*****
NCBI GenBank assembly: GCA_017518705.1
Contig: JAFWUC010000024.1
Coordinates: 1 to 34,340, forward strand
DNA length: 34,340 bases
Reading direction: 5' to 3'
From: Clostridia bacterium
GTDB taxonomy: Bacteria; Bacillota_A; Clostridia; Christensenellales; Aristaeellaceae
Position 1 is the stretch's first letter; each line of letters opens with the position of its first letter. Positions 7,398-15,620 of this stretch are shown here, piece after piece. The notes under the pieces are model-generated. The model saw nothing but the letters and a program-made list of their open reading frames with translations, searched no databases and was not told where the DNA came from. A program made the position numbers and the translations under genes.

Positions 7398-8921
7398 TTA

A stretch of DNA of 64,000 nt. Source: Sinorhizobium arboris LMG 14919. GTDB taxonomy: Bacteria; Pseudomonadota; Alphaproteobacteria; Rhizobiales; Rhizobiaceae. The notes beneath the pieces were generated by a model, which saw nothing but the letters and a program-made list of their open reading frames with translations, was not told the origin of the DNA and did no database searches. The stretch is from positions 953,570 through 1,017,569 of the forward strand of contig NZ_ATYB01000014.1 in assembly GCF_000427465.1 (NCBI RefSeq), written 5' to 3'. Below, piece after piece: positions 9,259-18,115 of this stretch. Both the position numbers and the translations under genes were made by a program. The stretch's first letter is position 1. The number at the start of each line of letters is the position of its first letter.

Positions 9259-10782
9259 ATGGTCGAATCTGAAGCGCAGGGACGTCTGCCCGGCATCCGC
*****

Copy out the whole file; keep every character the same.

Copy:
NCBI GenBank assembly: GCA_017518705.1
Contig: JAFWUC010000024.1
Coordinates: 1 to 34,340, forward strand
DNA length: 34,340 bases
Reading direction: 5' to 3'
From: Clostridia bacterium
GTDB taxonomy: Bacteria; Bacillota_A; Clostridia; Christensenellales; Aristaeellaceae
Position 1 is the stretch's first letter; each line of letters opens with the position of its first letter. Positions 7,398-15,620 of this stretch are shown here, piece after piece. The notes under the pieces are model-generated. The model saw nothing but the letters and a program-made list of their open reading frames with translations, searched no databases and was not told where the DNA came from. A program made the position numbers and the translations under genes.

Positions 7398-8921
7398 TTA

A stretch of DNA of 64,000 nt. Source: Sinorhizobium arboris LMG 14919. GTDB taxonomy: Bacteria; Pseudomonadota; Alphaproteobacteria; Rhizobiales; Rhizobiaceae. The notes beneath the pieces were generated by a model, which saw nothing but the letters and a program-made list of their open reading frames with translations, was not told the origin of the DNA and did no database searches. The stretch is from positions 953,570 through 1,017,569 of the forward strand of contig NZ_ATYB01000014.1 in assembly GCF_000427465.1 (NCBI RefSeq), written 5' to 3'. Below, piece after piece: positions 9,259-18,115 of this stretch. Both the position numbers and the translations under genes were made by a program. The stretch's first letter is position 1. The number at the start of each line of letters is the position of its first letter.

Positions 9259-10782
9259 ATGGTCGAATCTGAAGCGCAGGGACGTCTGCCCGGCATCCGC